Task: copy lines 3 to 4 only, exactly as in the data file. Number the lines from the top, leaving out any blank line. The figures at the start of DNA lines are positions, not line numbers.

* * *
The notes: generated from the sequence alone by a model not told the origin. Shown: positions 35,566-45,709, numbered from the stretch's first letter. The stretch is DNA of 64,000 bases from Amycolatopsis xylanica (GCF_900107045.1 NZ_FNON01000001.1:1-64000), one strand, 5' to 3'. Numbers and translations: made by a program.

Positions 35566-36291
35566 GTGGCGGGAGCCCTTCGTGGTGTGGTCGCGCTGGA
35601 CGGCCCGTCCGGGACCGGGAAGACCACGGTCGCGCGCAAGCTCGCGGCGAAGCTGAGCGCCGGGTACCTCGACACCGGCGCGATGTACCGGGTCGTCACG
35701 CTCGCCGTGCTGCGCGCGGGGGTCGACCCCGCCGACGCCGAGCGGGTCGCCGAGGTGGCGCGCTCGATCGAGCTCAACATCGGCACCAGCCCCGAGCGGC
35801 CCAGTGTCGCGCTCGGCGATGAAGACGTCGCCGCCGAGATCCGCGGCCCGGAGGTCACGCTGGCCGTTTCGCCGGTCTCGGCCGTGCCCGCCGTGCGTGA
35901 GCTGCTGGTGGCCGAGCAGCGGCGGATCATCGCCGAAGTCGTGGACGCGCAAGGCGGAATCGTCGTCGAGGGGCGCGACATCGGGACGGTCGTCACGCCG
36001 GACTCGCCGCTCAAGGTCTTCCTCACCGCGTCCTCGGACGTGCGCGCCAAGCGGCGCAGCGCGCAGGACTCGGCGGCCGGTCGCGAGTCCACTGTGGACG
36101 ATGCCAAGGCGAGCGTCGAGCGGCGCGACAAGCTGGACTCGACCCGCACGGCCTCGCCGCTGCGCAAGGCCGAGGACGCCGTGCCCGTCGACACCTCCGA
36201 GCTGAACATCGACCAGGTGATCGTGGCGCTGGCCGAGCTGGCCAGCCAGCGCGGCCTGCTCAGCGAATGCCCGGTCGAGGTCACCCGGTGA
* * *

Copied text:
35566 GTGGCGGGAGCCCTTCGTGGTGTGGTCGCGCTGGA
35601 CGGCCCGTCCGGGACCGGGAAGACCACGGTCGCGCGCAAGCTCGCGGCGAAGCTGAGCGCCGGGTACCTCGACACCGGCGCGATGTACCGGGTCGTCACG